That would be welcome news for Fed officials, since such rapid trend productivity growth would mean that the current economic slowdown will create disinflationary slack. In remarks last year, Fed Chairman Ben Bernanke echoed the relatively upbeat conclusions of Stiroh.

But the minutes of the December Fed meeting released last week suggest there’s some uncertainty within the Fed about where productivity is heading. “The growth of structural labor productivity could be weaker than currently thought, helping to reconcile the steady growth in employment with more subdued advances in spending and output,” the minutes stated.

Northwestern University professor Robert Gordon outlined the skeptical view at the AEA conference. He sees productivity over the next couple of decades at just 2.1% – better than the 1970s and 1980s but below the past decade. And Gordon said that 2.1% growth rate “may be too high.”

Gordon places the U.S. economy’s potential growth rate – calculated by adding annual labor force growth to productivity – at just 2.5%. That’s well below the 3% to 3.25% growth rate that many economists peg for output potential. At the height of the New Economy boom, economists thought the growth potential was as high as 3.5% to 4%.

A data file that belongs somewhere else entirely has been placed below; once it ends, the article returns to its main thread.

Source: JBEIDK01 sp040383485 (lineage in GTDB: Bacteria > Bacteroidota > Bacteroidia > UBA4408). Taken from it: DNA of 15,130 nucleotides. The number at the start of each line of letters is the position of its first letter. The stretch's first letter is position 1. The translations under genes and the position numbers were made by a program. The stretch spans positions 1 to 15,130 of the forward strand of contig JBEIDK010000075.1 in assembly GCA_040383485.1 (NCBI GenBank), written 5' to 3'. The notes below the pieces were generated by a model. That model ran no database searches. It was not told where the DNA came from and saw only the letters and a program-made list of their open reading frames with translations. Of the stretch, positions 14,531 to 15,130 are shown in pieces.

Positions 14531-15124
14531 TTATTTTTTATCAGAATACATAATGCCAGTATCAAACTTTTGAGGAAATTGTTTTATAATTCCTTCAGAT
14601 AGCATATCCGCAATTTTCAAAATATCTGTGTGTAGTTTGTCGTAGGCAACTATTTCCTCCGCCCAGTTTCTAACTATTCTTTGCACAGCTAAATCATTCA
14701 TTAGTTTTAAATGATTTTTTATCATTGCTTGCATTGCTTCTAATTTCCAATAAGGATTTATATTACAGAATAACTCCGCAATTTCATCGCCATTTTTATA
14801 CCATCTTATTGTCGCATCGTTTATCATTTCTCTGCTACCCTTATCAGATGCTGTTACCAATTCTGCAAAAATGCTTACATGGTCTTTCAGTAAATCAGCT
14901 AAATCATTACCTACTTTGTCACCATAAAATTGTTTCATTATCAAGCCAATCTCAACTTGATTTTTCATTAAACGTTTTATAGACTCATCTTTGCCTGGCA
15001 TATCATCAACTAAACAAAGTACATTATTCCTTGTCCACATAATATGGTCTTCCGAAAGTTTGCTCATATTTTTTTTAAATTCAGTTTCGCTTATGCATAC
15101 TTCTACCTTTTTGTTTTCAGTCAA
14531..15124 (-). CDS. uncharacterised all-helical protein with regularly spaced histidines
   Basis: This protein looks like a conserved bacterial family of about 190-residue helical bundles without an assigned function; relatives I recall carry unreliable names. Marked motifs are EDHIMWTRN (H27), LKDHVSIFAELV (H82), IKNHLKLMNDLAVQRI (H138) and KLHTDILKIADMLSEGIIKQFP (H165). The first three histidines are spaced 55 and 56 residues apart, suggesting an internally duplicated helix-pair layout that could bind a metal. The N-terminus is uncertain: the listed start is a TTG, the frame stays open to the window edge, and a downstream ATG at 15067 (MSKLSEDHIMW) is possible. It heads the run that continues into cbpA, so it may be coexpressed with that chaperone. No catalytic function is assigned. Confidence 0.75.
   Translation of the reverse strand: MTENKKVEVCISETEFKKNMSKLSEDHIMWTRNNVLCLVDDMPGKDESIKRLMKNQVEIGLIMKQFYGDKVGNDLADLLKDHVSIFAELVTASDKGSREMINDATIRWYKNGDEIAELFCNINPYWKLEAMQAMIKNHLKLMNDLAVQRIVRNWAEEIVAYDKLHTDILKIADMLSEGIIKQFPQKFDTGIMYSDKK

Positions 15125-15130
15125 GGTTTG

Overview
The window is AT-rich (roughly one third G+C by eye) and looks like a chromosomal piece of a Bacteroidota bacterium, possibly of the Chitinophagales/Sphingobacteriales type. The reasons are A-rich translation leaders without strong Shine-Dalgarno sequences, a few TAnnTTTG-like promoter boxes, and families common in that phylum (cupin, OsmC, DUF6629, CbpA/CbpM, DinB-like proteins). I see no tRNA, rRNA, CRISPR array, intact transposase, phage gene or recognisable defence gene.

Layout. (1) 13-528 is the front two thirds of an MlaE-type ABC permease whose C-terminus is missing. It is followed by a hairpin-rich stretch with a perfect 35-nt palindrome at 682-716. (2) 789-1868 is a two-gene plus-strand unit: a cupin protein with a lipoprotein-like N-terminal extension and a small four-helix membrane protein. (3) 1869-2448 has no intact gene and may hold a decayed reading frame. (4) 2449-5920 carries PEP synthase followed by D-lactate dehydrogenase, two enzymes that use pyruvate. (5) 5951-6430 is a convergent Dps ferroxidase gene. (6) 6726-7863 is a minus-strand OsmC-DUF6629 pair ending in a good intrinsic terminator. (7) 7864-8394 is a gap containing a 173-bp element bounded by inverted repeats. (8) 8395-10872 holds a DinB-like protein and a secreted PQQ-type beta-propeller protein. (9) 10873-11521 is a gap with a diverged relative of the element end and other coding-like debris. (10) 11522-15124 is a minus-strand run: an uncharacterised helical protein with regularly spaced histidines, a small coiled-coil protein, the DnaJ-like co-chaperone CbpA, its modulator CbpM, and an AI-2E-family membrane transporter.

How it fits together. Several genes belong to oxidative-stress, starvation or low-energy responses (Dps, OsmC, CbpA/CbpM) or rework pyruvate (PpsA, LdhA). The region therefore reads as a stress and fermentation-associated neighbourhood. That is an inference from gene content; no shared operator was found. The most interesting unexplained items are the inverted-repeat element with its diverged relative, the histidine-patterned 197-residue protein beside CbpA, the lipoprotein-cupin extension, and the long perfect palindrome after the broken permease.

The question is more than just academic.

If the economy’s growth potential is just 2.5% as Gordon thinks, than the current slowdown is unlikely to open much slack. If it’s 3% or a little higher, then it would likely push joblessness higher and dampen price pressures, allowing the Fed to cut rates.

And the growth potential issue gained considerable traction in 2006, as Fed staff economists twice cut their estimate of U.S. potential and brought greater awareness to the role Baby Boom retirement will have on labor force growth.

Speaking to the AEA conference Friday, Chicago Fed Economist Daniel Sullivan said labor market trends may shave as much as 0.6 percentage points off the economy’s speed limit. He calculated that 0.45 percentage points of that comes from slower labor force expansion and 0.15 percentage points is from reduced labor productivity as more experienced Baby Boomers exit the workforce.